What BedZed did next

The brains behind BedZed have set their sights on suburbia with ruralZED, Britain’s most affordable green prefab home…

 When the Government threw down the gauntlet to housebuilders with a new green building rating system, ZEDfactory looked at it and thought they could do even better.

They took the new guidelines, and set themselves a target for their new homes that reaches beyond the Government’s gold standard Code Level six, zero carbon goal.

The result is ruralZed, Bedzed’s eco-friendly country cousin. Could this be the future of housing in the UK?

What is ruralZED?

 It’s basically a flat-packed timber-framed home that has been designed to exceed the standards set for sustainable homes.

So why buy a whole new house? What’s wrong with adapting our own homes?

“The problem with existing stock is that it’s very difficult to upgrade to a high level,” says ZEDfactory’s Matt Hoad.

“I’ve managed to do it in my 1930s cottage and I got a zero gas bill this year. But it’s much better to buy the right type of house at the beginning.

“The point of ruralZED is to make it as economical as possible. It’s not a new idea to harness the sun, but the renewables must be affordable.”

How does it work?

ruralZed at EcoBuild show


Aware that the initial outlay involved in zero carbon living is out of the reach of many, ruralZED homes are designed to allow owners to gradually upgrade the environmental performance of their homes.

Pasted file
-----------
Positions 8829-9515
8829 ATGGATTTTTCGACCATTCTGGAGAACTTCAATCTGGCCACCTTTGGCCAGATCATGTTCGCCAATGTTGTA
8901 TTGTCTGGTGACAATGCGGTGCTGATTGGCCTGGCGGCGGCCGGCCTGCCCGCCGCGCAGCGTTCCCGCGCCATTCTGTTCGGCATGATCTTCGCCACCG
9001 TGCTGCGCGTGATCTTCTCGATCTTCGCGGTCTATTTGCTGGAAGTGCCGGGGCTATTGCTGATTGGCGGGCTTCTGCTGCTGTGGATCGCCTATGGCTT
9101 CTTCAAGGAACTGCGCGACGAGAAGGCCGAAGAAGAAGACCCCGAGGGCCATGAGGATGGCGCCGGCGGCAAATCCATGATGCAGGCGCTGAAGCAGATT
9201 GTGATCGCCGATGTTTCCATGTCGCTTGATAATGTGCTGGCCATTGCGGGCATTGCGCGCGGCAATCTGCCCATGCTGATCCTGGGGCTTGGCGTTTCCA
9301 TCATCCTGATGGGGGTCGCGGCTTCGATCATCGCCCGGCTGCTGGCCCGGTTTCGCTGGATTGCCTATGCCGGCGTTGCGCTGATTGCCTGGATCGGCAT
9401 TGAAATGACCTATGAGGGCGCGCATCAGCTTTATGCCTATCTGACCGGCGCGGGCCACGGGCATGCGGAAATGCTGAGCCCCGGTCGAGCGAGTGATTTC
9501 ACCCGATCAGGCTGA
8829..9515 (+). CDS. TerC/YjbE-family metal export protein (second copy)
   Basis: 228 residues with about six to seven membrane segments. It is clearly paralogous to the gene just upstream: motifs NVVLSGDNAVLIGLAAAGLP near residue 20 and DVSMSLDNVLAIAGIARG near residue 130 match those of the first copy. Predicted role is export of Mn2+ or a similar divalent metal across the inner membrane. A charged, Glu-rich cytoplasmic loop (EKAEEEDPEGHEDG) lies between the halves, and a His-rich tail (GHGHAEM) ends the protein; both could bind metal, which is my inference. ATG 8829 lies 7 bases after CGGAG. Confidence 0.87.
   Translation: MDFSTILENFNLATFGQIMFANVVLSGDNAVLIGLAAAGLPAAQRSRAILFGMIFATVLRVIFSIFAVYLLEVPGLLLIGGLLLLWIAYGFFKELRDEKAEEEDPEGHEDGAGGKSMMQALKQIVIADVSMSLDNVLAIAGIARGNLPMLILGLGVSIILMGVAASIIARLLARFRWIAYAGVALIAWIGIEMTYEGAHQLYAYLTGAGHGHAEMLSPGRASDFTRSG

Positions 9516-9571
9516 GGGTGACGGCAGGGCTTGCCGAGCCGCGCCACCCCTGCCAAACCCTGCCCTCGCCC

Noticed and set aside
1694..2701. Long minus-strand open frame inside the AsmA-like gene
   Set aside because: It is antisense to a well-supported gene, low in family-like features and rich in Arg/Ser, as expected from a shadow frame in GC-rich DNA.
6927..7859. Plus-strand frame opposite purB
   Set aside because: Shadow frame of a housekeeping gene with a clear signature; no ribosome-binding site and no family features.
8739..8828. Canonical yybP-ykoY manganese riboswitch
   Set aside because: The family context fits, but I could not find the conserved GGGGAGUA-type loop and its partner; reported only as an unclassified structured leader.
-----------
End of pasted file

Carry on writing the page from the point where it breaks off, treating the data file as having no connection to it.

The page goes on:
The most basic model is pitched at the Government’s Code Level 3 sustainability (which will not be a legal requirement until 2010) with super insulation, thermal mass, airtight construction, low water fittings and green flat roof.

Then further green features can then be added, either as extras when you buy the house, or as and when you can afford it later on.

To reach the standard of the Government’s Code Level Four, you can add passive heat recovery ventilation, solar hot water and wood pellet heating that should only cost around £120 a year to run.

For Code Level Five you can add a pitched roof (with green roof on the north slope), seven photovoltaic (PV) panels to generate your own electricity, and rainwater harvesting.

Then, for Code Six and to achieve zero carbon emissions, you can add a sunspace (a floor to roof high-performance triple-glazed conservatory) that looks fantastic and allows the building to gain from the sun’s heat) and 14 PV panels.

 With a total of 21 PV panels a ruralZED home should be able to generate a typical home’s energy requirements for all lighting and appliances.

If you can’t afford to go straight to Code Six Matt Hoad would advise you to start at a Code Four. “By putting in the solar water heating it makes a massive difference.”

Code Level Seven?

ruralZed at EcoBuild show


Code Level Seven, a standard invented by ZEDfactory, basically means adding wind turbines so that your house can prduce more power.

As well as offsetting the embodied carbon of the construction of your house, with the electricity you generate from your home ruralZED suggest that you could run a small electric car or sell your output back to the grid for a profit.

The catch is that, although the ruralZED frame is pre-engineered to take the turbine loads, it is only really possible on sites with good wind and you’d need planning permission.

OK, they’re green, but what do they look like?

ruralZed at EcoBuild show